52 still supports legacy add-ons, and NoScript should be working fine. It sounds like you have a different problem.

      Reply

  11. FloridaJim wrote on :

    I need YesScript, a very, very simple javascript toggle on/off blacklist add-on. I like it because I don’t have to create a massive whitelist. It beautifully stops back button disabing, floating video players, auto refreshing, etc. The developer has said he’s not going to make it 57 compliant. If he doesn’t change his mind by Nov 14 when 57 comes out, or if someone doesn’t volunteer to fix it for him, I will have to permanently stop upgrading Firefox and stay with 56, where the add-on is now listed as “Legacy.”

    My understanding is that FF 56 will still work after 57 and add-ons like YesScript will also still work, but if I get a new laptop someday, I will not be able to reinstall a legacy add-on from Mozilla and they will only be available if a third party has created a Legacy add-on site and it is listed there. Are these assumptions correct? Thanks in advance.

    Reply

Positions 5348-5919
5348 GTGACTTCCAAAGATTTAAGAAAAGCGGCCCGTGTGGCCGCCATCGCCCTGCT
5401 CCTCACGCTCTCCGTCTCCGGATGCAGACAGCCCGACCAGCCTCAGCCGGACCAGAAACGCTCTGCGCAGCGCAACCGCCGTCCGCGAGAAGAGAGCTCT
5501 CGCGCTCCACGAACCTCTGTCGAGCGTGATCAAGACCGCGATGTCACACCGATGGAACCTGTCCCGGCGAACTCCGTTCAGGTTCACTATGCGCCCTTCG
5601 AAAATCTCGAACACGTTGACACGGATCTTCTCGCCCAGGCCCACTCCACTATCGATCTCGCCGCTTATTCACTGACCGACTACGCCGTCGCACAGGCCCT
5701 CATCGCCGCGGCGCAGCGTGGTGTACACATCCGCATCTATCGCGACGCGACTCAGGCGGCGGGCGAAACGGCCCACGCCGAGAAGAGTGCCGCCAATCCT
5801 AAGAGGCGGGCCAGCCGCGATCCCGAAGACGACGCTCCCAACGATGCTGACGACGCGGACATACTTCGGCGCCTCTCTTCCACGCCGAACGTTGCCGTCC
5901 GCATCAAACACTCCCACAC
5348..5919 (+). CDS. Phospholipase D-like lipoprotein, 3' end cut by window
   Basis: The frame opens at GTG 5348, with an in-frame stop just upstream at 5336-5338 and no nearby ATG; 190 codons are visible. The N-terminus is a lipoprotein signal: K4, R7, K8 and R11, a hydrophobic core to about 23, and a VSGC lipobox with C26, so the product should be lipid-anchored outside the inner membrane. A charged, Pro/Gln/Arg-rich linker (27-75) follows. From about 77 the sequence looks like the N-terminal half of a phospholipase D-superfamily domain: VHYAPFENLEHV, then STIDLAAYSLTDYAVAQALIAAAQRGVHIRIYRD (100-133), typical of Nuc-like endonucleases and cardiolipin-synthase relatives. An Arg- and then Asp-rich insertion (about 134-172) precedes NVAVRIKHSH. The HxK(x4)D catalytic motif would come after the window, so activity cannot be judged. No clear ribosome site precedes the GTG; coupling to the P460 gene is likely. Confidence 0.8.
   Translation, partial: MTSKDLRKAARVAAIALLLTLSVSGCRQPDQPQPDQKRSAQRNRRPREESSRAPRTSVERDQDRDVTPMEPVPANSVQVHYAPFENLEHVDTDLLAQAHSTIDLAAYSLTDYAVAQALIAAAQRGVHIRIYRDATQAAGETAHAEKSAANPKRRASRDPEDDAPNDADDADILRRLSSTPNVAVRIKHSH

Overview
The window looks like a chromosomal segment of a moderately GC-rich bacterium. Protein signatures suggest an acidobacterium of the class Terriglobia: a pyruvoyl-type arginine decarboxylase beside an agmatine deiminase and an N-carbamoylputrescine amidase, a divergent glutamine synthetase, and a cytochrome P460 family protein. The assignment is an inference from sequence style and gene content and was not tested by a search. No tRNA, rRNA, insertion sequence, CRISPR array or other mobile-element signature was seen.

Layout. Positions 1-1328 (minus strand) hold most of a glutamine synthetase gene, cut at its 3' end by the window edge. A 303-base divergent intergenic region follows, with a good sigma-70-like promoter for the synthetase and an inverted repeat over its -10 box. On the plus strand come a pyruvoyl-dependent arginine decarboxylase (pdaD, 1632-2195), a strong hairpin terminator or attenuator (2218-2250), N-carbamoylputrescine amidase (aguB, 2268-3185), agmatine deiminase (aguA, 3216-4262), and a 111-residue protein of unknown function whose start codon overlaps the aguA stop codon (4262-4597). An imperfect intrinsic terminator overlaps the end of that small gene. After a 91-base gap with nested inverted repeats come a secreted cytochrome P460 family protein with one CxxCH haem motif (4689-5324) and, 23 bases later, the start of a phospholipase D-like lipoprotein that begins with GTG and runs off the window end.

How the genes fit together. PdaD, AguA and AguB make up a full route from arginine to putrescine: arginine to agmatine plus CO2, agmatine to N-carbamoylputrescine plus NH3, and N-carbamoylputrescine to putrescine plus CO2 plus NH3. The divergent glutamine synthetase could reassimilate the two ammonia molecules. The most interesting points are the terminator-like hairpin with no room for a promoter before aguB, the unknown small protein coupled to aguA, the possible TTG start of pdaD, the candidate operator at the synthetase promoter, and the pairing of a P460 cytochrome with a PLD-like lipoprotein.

1. Jorge Villalobos wrote on :

      56 will continue to work indefinitely, yes, but it will become progressively less safe to use, as new security fixes are shipped with new versions of Firefox. For long-term support, it’s best that you install the ESR version of Firefox. It’s currently at version 52, and it will be officially supported (and get security updates) until June 2018. After that your only choices will be to move to the new system or use a potentially insecure version of Firefox.

      Reply

    2. Cordylus wrote on :

      If YesScript is your only legacy add-on, you are a lucky one. Try https://addons.mozilla.org/en-US/firefox/addon/yesscript2/

      And yes, your assumptions are correct. You can also save the add-ons you want on your own: right click on the “Add to Firefox” button on its page at addons.mozilla.org and choose Save Link As… Then you can open the saved file with xpi extension in Firefox anytime and it will offer you to install the add-on.

      Reply

      1. Chuck Baker wrote on :

        And if you don’t want to spend the time locating and downloading all your ‘legacy’ extensions, you can use FEBE to back them all up as install-able xpis.

        https://addons.mozilla.org/en-US/firefox/addon/febe/

        Reply

  12. Phunky wrote on :

    Can someone migrate this add-on to the new API? Thank you.

    https://addons.mozilla.org/firefox/downloads/file/382291/wikilook-2.7.1-sm+fx.xpi?src=devhub

    Reply

    1. Caitlin Neiman wrote on :

      Hi Phunky, you might want to post this request to the community forum on Discourse (https://discourse.mozilla.org/c/add-ons) to share it with other developers.

      Reply